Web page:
Just weeks after the Clinton administration reluctantly signed on to support establishment of a permanent international war-crimes court, the Bush administration appears willing to let the so-called International Criminal Court die on the vine.
But the world needs the ICC, the first permanent institution established to prosecute crimes such as genocide, war crimes (e.g., the systematic slaughter of civilians), and crimes against humanity, such as rape. The new court would follow on the heels of two ad hoc tribunals to prosecute war crimes in the former Yugoslavia and Rwanda, as well as hybrid national/international courts currently being established in Sierra Leone, Cambodia, and East Timor.
Although these institutions represent important advances, a permanent court would be a marked improvement. It would make it easier to investigate and build cases against war criminals while the atrocities are occurring, thereby providing a stronger deterrent to potential perpetrators.
When the Clinton administration signed the Rome Statute establishing the ICC in late December, it said it was doing so to continue negotiations and change the parts of the treaty it dislikes. Although the US played a key role during prior negotiations over the ICC, it refused to sign in Rome two years ago because of a clause that would give the ICC "universal jurisdiction" - a principle the US rejects. This clause would allow the ICC to prosecute crimes perpetrated anywhere, even if countries do not ratify the treaty and agree to its jurisdiction. The US is concerned that its soldiers may be subject to "unwarranted," politically inspired prosecutions while serving on peacekeeping missions abroad.
The Bush administration has no official policy on the International Criminal Court, though Secretary of State Colin Powell indicated in his confirmation hearings that he would not recommend that President Bush ask the Senate to ratify the treaty unless it contained guarantees that American troops would not be subject to politically motivated prosecutions.
The ICC will fail without American support, and other nations must reach out and address US concerns. One way is to consider allowing UN Security Council oversight of the court's prosecutor. This idea has been suggested before, but flatly rejected by human rights groups and other nations. This compromise would appease Republican fears and pave the way for American support of the court.
There are four reasons why US muscle is critical to the ICC's success:
* Only America can provide the leadership necessary to ensure that the ICC goes after the "big fish" who perpetrate war crimes across the globe. Without the leadership of the world's only superpower, the court will lack the authority to pursue the leaders who continually foment instability.
For example, American resolve was critical to the decision of the Security Council last August to establish a special court to prosecute war criminals in Sierra Leone. Without American leadership, it will be difficult ever to use the court to go after leaders such as Saddam Hussein, who continues to abuse the rights of Kurds in Iraq.
* Without American money, it is doubtful the court will have sufficient resources to be effective. The US currently contributes around one-quarter of the UN's operating costs.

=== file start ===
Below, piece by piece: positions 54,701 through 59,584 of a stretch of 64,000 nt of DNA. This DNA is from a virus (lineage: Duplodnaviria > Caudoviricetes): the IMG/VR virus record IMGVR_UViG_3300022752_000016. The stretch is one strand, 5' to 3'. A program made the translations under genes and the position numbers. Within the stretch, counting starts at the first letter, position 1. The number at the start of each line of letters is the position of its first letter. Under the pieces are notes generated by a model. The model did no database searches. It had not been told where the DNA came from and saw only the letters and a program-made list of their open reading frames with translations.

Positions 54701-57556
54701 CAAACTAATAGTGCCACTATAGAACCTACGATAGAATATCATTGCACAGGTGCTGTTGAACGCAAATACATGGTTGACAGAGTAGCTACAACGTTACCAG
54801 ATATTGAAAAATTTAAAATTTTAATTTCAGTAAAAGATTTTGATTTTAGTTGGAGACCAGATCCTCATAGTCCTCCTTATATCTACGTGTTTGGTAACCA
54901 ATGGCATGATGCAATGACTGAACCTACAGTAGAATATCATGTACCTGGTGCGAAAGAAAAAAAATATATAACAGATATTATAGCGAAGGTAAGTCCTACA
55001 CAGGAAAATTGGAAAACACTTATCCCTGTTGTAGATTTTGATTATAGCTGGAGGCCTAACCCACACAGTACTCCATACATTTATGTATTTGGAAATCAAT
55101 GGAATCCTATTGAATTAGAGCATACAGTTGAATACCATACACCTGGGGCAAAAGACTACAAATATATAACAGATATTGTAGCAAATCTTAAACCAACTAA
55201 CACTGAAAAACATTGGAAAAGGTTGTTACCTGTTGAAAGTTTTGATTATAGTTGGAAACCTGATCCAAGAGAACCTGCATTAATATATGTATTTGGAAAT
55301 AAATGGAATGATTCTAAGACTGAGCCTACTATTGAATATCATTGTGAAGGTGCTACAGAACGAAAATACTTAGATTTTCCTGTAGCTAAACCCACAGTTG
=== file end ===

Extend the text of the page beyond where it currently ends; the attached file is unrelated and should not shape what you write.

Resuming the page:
* American intelligence is crucial to the success of international justice, as the experience of the Yugoslav and Rwanda tribunals has shown. For example, without the information provided by American officials, the Yugoslav tribunal would not have had sufficient evidence to indict President Slobodan Milosevic for war crimes.
* Finally, American fears are already rippling in other waters. To date, 139 countries have signed the statute and 29 of the required 60 have ratified. But in recent weeks, the same fear of "unwarranted" prosecutions has aroused debate in other nations.
A few weeks ago, Britain's "shadow" foreign secretary, Francis Maude, a Tory, argued that the ICC could allow for politically inspired prosecutions of British soldiers. Last week, the Tories sponsored an amendment to a bill that would allow Britain to ratify the International Criminal Court. The amendment would exempt British soldiers from prosecution. It was defeated by the Labour majority, but because the vote on the final ICC bill might occur after the next parliamentary election, in which the conservatives are expected to gain seats, many fear British ratification might also be in doubt.
Human rights groups fear that Security Council oversight of the ICC will threaten the credibility of the court by implying it is a tool of the powerful to prosecute the weak. And yet the history of war crimes prosecutions in the past decade suggests the opposite.
Although the Security Council established or cooperated with other nations in their establishment of tribunals, it did so at the request of leaders of so-called powerless nations such as Rwanda and Sierra Leone. In these cases, powerful and weaker nations worked collectively to prosecute war crimes.
In the same way, the Security Council can work with the ICC to prosecute and deter serious atrocities. Although human rights groups might perceive this as hard to accept, the alternative is far worse. That alternative is an institution rendered feckless by America's nonparticipation, similar to the League of Nations.
To avoid repeating that disaster, other nations should endorse a stronger role for the Security Council and win America's support for the International Criminal Court.
Michelle Sieff is a PhD candidate in political science at Columbia University and a writer for www.crimesofwar.org.
(c) Copyright 2001. The Christian Science Monitor